As is the norm with noir thrillers, several police detectives are revealed to be corrupt and/or compromised, muddying the lines between the good guys and the bad guys. Crude and hurtful racial comments are made about Jews, blacks and Hispanics.
Brian De Palma's ability to capture and maintain a stylistic tone—as well as his technical achievements with the camera—are simply undeniable. The overall look of late '40s L.A. and several of the long shots in The Black Dahlia are breathtaking. Again, however, the famed director puts all that skill into the service of a gruesome, ugly, ultimately unredeemed story that leaves you feeling the need for a shower. And CliffsNotes. After dutifully wading through all the depressing moral dreck on display, I was still pretty sure I'd missed several key points in the densely plotted story. And the most important ones are all revealed in a rushed, out of left field, violent info dump to bring the film to closure.
Ellroy and De Palma do succeed in revealing the corrupting influence of power, money and the need to be famous in '40s Hollywood. In one voiceover, Bleichert mentions the problems of ambition, pride, dissatisfaction and a love for violence.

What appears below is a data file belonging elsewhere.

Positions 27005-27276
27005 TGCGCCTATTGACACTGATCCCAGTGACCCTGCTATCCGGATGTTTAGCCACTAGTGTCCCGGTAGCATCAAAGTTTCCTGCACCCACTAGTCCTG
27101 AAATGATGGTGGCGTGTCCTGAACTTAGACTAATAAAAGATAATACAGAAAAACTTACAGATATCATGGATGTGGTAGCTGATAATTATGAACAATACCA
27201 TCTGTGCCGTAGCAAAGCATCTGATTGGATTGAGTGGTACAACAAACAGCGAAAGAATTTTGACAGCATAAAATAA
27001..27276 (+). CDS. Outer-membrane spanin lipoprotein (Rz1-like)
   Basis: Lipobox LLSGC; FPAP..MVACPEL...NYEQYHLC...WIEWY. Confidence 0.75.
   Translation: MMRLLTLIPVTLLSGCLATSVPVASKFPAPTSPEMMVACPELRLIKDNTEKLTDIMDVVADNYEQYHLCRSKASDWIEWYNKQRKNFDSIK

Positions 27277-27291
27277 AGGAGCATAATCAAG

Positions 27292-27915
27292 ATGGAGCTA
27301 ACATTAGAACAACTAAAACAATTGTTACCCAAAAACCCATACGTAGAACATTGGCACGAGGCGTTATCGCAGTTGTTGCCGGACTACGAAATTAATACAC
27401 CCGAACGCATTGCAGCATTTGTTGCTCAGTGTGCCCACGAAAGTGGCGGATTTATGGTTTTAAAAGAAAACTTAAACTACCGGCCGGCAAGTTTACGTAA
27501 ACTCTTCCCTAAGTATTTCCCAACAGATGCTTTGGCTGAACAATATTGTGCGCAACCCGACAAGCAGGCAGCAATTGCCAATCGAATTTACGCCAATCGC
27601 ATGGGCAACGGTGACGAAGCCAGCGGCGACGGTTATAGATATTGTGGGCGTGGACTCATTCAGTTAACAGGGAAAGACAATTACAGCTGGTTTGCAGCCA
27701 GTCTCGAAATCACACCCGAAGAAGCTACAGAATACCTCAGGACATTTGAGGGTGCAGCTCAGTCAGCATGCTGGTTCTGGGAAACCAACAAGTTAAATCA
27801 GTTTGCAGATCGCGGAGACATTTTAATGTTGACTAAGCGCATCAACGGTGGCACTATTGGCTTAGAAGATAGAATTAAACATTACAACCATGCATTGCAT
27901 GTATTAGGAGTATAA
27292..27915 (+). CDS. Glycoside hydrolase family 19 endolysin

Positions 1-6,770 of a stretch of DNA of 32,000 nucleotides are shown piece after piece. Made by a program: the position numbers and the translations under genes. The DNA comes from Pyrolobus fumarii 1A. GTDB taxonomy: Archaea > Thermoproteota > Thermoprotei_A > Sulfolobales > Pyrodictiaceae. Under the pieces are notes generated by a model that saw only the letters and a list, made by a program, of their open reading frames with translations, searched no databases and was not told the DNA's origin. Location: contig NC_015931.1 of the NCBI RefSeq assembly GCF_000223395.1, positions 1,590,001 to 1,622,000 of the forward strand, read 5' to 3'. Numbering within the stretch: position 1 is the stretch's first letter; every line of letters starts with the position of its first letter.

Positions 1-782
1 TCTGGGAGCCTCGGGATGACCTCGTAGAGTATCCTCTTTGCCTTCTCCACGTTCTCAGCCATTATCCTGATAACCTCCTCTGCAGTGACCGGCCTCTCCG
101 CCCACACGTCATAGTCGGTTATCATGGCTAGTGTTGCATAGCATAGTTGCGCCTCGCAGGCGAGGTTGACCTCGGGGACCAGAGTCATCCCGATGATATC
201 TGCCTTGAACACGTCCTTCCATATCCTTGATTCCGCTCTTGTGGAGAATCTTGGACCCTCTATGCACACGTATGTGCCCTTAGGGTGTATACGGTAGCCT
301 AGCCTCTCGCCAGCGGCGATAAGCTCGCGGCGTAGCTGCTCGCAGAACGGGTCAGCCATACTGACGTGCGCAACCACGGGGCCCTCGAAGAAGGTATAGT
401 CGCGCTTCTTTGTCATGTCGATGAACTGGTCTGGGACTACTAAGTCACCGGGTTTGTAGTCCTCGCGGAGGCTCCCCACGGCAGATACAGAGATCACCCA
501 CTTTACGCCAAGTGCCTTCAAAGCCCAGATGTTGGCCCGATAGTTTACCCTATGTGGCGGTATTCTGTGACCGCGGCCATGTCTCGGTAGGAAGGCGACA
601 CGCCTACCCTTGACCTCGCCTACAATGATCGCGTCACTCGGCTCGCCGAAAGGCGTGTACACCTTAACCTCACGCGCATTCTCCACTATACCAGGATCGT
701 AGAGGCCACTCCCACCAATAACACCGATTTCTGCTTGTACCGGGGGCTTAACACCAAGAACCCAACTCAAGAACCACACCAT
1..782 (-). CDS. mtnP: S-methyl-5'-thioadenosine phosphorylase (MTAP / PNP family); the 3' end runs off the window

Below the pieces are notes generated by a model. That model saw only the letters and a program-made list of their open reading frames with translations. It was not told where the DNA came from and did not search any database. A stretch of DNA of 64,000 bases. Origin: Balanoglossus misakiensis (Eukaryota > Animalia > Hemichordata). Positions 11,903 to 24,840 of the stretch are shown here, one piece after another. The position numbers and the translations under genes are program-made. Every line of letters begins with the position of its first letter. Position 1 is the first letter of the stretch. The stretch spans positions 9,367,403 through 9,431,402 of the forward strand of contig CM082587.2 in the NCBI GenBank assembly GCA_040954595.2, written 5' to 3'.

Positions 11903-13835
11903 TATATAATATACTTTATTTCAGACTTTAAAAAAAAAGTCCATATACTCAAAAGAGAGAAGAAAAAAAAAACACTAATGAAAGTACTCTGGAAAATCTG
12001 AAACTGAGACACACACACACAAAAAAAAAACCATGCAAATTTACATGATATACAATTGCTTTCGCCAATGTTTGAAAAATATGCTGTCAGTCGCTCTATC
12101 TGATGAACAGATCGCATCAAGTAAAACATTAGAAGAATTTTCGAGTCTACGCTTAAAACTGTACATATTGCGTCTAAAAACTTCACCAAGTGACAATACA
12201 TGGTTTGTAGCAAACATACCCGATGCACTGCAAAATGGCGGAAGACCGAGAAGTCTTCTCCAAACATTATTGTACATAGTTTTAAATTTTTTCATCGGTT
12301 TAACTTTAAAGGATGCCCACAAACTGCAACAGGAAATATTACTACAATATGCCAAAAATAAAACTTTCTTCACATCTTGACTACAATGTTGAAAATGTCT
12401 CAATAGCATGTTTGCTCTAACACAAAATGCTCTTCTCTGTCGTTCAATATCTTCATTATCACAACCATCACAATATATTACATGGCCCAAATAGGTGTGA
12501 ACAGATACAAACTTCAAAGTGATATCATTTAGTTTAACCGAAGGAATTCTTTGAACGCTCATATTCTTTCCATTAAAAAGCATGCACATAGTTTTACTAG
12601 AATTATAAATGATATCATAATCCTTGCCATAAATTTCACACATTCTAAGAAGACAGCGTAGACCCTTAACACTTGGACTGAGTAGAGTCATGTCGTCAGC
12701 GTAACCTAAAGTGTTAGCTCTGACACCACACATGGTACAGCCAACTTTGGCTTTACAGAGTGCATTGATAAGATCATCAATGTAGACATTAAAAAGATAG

Stories like this, then, may be a bracing antidote to those who champion innate human goodness. But choosing to stew in the cinematic juices of depravity is hardly necessary (or even beneficial) in one's journey toward becoming fully convinced of what Jesus said in Mark 7: "For from within, out of men's hearts, come evil thoughts, sexual immorality, theft, murder, adultery, greed, malice, deceit, lewdness, envy, slander, arrogance and folly."
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Josh Hartnett as Bucky Bleichert; Aaron Eckhart as Lee Blanchard; Scarlett Johansson as Kay Lake; Hilary Swank as Madeleine Linscott; Mia Kershner as Elizabeth Short
Brian De Palma ( Mission to Mars)